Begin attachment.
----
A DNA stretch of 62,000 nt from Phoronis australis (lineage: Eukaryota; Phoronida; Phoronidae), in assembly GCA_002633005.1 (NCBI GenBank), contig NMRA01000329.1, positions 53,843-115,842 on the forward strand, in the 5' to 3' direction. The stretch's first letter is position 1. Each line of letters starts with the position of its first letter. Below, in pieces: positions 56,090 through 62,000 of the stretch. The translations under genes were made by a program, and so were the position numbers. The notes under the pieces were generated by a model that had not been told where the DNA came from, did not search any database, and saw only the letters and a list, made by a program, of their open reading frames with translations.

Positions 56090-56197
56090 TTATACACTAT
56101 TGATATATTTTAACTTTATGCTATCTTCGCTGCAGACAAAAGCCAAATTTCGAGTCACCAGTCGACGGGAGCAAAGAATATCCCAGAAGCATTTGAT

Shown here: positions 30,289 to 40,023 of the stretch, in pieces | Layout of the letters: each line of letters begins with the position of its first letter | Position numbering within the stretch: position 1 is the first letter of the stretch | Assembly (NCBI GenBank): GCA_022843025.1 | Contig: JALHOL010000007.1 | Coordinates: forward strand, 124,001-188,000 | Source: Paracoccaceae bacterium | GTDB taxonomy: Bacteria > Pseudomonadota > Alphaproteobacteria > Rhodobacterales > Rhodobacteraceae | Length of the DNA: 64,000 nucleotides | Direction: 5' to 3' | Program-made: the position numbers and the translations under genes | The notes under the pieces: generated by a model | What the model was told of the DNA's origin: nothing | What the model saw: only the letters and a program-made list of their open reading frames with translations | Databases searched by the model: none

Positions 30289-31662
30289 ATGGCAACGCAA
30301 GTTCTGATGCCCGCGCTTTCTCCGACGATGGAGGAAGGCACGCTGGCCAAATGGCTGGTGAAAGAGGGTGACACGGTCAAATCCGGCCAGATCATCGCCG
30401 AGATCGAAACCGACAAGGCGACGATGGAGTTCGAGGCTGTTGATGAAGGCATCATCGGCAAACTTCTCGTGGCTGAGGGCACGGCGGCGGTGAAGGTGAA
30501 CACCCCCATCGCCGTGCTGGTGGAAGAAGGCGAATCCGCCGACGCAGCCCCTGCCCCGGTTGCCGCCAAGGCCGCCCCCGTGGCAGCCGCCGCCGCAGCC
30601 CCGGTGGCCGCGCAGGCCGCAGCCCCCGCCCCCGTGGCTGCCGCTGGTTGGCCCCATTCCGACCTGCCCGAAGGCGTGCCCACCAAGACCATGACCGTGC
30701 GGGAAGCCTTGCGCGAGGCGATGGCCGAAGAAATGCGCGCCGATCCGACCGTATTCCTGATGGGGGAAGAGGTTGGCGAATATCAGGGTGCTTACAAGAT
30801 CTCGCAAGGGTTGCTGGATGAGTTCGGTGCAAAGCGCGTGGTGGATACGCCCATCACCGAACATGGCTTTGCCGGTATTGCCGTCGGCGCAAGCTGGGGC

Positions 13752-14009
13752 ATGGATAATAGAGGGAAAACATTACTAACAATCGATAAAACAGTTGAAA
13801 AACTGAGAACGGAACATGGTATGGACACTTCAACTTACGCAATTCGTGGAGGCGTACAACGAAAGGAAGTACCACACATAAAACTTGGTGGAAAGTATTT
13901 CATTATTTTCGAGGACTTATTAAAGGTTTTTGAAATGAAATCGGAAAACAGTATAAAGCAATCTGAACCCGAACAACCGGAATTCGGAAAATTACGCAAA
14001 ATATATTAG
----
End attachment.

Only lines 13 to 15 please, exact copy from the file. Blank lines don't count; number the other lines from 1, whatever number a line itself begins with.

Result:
30801 CTCGCAAGGGTTGCTGGATGAGTTCGGTGCAAAGCGCGTGGTGGATACGCCCATCACCGAACATGGCTTTGCCGGTATTGCCGTCGGCGCAAGCTGGGGC

Positions 13752-14009
13752 ATGGATAATAGAGGGAAAACATTACTAACAATCGATAAAACAGTTGAAA